COOKEVILLE – A new master’s degree at Tennessee Tech University offers health and nutrition professionals options and opportunities previously unavailable in the local community. Tech’s School of Human Ecology began offering an online Master of Science degree in community health and nutrition in the Fall of 2021.
“This program will benefit students who wish to learn more about rural and community health and nutrition,” Samantha Hutson, dietetics graduate program director at Tech, said. “It will allow students who are from the Upper Cumberland to complete the requirements to become a registered dietitian in our local community.”
The program is accredited by the Accreditation Council for Education in Nutrition and Dietetics, making it suitable for students who wish to become registered dietitian/nutritionists. To become a registered dietitian/nutritionist, students would need to enroll in an additional 12 hours of practicum courses.
It is also appropriate for those who are already practicing professionals who simply want more knowledge of community health and nutrition.
“The style of program for those who wish to be registered dietitians is called a Future Education Model, is a new style of supervised practice program that provides graduate level, competency-based dietitian nutritionist education that integrates coursework and at least 1,000 hours of experiential learning,” Hutson said. “There are only two other FEM programs in the state.”
Katie Neal, a Cookeville native, graduated in 2017 with her Bachelor of Science degree in Human Ecology with a concentration in nutrition and dietetics, and is currently enrolled in the master’s program to get her master’s degree and complete the requirements to become a registered dietitian. She will graduate in May 2023.
“I currently work for the Tennessee Department of Health as a Public Health Educator. This job is very similar to the major and has helped me through most of the classes since I already work in the field daily,” Neal said.
Neal decided she wanted to work in something more specific and had always wanted to become a registered dietitian. She said it was not great timing for her when she graduated in 2017, but when she heard about this program, she knew it was perfect timing for her now.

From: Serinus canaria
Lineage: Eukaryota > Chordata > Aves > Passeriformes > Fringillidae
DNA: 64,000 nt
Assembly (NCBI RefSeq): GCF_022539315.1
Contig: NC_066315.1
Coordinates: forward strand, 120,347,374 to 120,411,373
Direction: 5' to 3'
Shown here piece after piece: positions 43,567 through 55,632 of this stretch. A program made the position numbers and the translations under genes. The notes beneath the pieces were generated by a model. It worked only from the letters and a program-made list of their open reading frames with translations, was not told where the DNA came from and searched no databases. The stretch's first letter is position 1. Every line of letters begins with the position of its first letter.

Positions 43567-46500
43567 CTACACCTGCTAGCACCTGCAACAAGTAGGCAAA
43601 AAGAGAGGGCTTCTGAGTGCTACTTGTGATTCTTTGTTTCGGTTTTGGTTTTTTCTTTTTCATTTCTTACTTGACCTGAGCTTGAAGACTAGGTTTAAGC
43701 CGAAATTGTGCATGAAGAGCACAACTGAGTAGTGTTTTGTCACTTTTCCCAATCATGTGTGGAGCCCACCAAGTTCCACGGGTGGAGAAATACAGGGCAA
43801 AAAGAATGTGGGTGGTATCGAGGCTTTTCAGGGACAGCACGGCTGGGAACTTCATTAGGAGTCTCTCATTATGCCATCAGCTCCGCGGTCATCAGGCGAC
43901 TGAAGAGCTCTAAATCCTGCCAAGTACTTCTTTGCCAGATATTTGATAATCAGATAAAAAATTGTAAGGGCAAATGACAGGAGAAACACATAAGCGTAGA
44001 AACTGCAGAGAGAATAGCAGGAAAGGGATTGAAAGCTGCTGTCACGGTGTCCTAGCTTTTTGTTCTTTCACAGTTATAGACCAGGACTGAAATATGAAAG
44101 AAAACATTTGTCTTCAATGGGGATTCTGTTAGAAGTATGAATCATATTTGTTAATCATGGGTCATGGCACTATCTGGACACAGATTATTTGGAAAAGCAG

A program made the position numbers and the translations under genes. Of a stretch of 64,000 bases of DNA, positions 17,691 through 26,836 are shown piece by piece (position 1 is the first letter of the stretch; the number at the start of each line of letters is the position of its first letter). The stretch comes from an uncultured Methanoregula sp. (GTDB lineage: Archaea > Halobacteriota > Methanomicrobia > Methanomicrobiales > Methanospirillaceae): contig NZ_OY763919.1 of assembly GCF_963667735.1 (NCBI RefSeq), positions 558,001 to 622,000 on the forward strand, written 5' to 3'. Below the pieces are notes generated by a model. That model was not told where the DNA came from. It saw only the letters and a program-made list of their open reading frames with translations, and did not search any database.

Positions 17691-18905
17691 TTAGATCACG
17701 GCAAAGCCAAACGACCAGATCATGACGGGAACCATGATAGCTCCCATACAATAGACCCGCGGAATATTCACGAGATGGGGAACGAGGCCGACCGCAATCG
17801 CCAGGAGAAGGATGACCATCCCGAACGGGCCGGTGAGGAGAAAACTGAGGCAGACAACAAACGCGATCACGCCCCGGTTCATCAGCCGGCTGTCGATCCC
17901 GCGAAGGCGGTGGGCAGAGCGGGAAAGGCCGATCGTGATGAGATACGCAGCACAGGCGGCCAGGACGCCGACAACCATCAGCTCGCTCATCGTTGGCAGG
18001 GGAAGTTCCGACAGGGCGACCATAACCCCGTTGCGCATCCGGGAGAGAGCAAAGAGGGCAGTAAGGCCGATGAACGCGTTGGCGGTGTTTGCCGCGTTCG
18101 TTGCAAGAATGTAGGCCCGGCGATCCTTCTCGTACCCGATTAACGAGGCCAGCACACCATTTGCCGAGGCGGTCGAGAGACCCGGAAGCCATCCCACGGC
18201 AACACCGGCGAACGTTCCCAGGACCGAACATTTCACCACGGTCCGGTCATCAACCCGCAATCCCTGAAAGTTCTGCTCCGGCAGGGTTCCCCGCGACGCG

“I have a passion for helping others, as obesity and chronic illnesses become at an all-time high. I feel that I could play a major role in helping prevent and or prolong life expectancy simply by the ‘medicine of food,’” Neal said. “I truly believe our gut, mind and health are all in sync and that if we take care of ourselves, we can live a longer life simply by living a healthier lifestyle. Food is medicine and I want to share that with others.”
McKayla Brown, a native of Albany, Kentucky, is a 2020 graduate with a bachelor’s degree in human ecology, with a concentration in nutrition and dietetics. She will graduate with her master’s degree in community health and nutrition in May 2023.
“I have always been interested in health promotion and disease prevention. I knew that this program would expand my knowledge on how I could make an impact within the community and raise awareness to others about the importance of health and nutrition,” Brown said.
Brown currently works with dining services on Tech’s campus as a dietary intern. This position was made available this year to a student in the program and has been a great opportunity for employment during a busy semester, according to Brown.
“I will take the registered dietitian exam after I graduate and would love to start my career working within a community and public health setting. One specific area that I am interested in working in is with the WIC program at a public health department.”
One of Brown’s goals is to pass the registered dietician exam on the first try and start a career in Cookeville or surrounding areas. Another goal is to simply enjoy the area that she ends up working in and actively help others live healthier lifestyles through nutrition education.
“Being a part of the first group to go through this program as well as becoming acquainted with graduate school has been challenging, but I believe that it has allowed me to grow as an individual in many ways that will allow me to persevere in the future,” Brown said. “This first class is successfully paving a way for incoming students, and I am proud of all our accomplishments thus far.”
Without having this program at Tech, students typically must move out of the area to complete one of these programs. Many of the students will likely now remain in this area, according to Hutson.
“This will allow them to contribute to our community’s health through their expertise in nutrition and community health,” Hutson said.
If you would like more information, visit Hutson at email@example.com or 931-372-3865.